State Water Resources Control Board

Mission Statement

The State Water Resources Control Board (State Board) and the nine (9) Regional Water Quality Control Boards (Regional Boards) work together to protect California's water resources. With passage of the Porter-Cologne Water Quality Control Act in 1969, the Boards together became the "principal state agencies with primary responsibility for the coordination and control of water quality." In 1991, the Boards were brought together with five other State environmental protection agencies under the newly crafted California Environmental Protection Agency (Cal/EPA).

The State Board is generally responsible for setting statewide water quality policy and considering petitions contesting Regional Board actions. The State Board is also solely responsible for allocation of surface water rights. The State Board is organized into four divisions encompassing three broad program areas and an administration function that supports not only the State Board, but also the nine Regional Boards. Five full-time, appointed Board members and over 550 employees work at the State Board.

Within the State Board, the Division of Water Quality is responsible for providing the statewide perspective on a wide range of water quality planning and regulatory functions, including regulation of activities affecting wetlands under Federal Clean Water Act and State Porter-Cologne Act programs. The Division of Water Rights may also at times be involved in regulating discharges to wetlands as they pertain to regulation of water storage or hydroelectric facilities.

The nine Regional Boards are each semi-autonomous and comprised of nine part-time Board members appointed by the Governor. Regional boundaries are based on and consistent with major State watersheds. Each Regional Board makes water quality planning and regulatory decisions for its region. These decisions include issuing State waste discharge requirements (discharge permits) or recommending Clean Water Act certification for activities affecting wetlands and other water bodies. Most Regional Board decisions can be appealed to the State Board. Together, the Regional Boards have over 650 employees working in 12 regional locations.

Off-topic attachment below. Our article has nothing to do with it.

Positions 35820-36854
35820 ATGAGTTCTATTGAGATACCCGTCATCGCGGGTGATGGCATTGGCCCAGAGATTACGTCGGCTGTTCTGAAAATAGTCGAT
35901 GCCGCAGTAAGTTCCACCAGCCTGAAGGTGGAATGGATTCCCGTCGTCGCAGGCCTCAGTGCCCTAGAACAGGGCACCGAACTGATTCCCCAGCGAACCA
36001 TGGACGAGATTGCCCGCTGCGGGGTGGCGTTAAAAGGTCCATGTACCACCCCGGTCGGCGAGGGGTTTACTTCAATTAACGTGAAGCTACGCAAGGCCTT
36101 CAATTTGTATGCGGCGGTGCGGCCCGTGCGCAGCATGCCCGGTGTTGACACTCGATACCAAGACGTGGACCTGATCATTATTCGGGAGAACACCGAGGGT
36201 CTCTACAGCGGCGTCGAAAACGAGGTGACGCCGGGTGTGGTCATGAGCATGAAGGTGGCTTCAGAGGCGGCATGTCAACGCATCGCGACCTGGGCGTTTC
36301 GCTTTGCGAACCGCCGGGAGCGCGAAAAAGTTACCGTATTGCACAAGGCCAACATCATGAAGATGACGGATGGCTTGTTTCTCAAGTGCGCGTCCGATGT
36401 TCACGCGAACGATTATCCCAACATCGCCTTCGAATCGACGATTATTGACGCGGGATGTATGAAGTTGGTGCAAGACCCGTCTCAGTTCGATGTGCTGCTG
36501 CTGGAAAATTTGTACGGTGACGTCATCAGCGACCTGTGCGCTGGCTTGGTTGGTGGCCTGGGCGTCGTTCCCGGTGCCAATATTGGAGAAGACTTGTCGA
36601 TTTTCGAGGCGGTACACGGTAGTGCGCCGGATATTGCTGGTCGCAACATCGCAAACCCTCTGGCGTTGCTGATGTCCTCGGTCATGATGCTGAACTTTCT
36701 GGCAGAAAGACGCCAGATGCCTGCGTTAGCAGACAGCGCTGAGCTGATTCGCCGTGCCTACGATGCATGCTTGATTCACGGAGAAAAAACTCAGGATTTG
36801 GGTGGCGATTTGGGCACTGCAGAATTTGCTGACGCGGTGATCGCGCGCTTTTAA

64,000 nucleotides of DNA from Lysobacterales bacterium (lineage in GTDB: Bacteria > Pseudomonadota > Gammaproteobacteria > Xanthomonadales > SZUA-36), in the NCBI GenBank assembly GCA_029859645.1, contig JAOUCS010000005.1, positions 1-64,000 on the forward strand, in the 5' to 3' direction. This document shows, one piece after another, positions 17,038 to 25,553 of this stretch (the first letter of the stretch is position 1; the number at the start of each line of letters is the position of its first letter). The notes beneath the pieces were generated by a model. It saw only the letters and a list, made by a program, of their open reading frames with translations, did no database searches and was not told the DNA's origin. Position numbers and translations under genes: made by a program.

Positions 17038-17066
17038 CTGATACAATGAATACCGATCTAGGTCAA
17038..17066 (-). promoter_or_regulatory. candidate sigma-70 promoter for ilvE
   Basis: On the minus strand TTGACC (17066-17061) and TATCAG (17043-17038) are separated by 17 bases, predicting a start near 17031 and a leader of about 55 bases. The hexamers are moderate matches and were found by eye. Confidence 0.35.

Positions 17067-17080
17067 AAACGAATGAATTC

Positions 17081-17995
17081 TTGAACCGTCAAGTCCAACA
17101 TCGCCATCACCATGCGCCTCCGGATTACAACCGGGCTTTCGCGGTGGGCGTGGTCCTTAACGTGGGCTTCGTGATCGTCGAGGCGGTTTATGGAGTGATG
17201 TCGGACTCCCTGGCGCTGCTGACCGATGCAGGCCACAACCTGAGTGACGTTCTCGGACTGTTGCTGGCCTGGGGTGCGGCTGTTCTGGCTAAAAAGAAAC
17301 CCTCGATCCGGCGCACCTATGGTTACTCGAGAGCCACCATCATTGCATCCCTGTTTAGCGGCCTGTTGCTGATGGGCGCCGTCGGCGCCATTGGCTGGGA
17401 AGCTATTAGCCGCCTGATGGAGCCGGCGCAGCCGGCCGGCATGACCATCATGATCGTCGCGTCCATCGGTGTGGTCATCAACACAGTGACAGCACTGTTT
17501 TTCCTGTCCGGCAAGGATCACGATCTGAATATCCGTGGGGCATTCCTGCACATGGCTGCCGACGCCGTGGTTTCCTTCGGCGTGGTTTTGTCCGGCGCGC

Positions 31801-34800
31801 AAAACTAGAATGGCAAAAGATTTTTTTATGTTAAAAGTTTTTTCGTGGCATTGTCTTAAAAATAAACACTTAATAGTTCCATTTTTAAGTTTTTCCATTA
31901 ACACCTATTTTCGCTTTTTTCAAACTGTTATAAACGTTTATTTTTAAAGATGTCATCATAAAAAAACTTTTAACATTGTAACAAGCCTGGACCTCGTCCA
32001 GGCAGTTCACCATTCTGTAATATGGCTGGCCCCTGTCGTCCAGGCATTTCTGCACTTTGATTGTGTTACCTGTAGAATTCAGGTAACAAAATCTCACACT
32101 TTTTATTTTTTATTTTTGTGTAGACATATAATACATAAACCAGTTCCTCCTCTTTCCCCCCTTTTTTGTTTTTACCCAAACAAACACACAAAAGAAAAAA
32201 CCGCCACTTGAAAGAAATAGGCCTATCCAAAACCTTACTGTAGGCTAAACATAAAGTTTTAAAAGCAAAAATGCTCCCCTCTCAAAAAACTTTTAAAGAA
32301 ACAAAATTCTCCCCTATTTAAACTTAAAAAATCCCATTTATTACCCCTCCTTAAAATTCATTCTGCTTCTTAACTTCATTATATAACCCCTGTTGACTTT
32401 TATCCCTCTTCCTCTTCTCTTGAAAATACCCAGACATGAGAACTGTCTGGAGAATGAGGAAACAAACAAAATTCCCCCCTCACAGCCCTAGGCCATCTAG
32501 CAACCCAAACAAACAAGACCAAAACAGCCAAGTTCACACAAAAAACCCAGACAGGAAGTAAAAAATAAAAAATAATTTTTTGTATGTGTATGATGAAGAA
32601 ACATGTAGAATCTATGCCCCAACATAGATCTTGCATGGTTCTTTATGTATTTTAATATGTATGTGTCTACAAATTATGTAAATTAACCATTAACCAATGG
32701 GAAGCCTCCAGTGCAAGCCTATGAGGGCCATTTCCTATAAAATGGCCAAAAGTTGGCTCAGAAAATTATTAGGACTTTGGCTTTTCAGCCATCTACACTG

Major Roles and Responsibilities in Wetlands Management

The State Board and the Regional Boards promulgate and enforce narrative and numeric water quality standards in order to protect water quality. Also, the Regional Boards adopt and the State Board approves Water Quality Control Plans (Basin Plans). Basin Plans identify (designate) legally-binding beneficial uses of water for water bodies, including wetlands, assign water quality objectives (criteria) to protect those uses, and establish appropriate implementation programs.

The State Board and the Regional Boards regulate discharges of harmful substances to surface waters including wetlands under the federal Clean Water Act (CWA) and the California Porter-Cologne Water Quality Control Act (Porter-Cologne). Discharges to dry land are regulated under Porter-Cologne. For discharges to most wetlands the Regional Boards have the lead permitting role and decide which regulatory instrument to use. Regional Boards may specify wetland restoration, enhancement, or mitigation as a condition of a permit to discharge to a wetland.

Legal Mandate

The Porter-Cologne Act establishes a comprehensive program for the protection of water quality and beneficial uses of water. It applies to surface waters (including wetlands), groundwater, and point and non-point sources of pollution. The Regional Boards regulate discharges under Porter-Cologne primarily through the issuance of waste discharge requirements. Porter-Cologne provides several means of enforcement, including cease and desist orders, cleanup and abatement orders, administrative civil liability orders, civil court actions, and criminal prosecution.

Section 40l of the Clean Water Act gives the State Board and Regional Boards the authority to regulate through water quality certification any proposed federally-permitted activity which may result in a discharge to water bodies, including wetlands. Among such activities are discharges of dredged or fill material permitted by the U.S. Army Corps of Engineers under 404 of the CWA (e.g., navigational dredging; flood control channelization; levee construction; channel clearing; and fill of wetlands or other water bodies for land development). The State may issue, with or without conditions, or deny certification for activities which may result in such discharges.

For more information on the State Water Resource Control Board contact:


Division of Water Rights
1001 I Street, 14th Floor
Sacramento, CA 95814
Tele: (916) 341-5300

Division of Water Quality
1001 I Street, 15th Floor
Sacramento, CA 95814
Tele: (916) 341-5455


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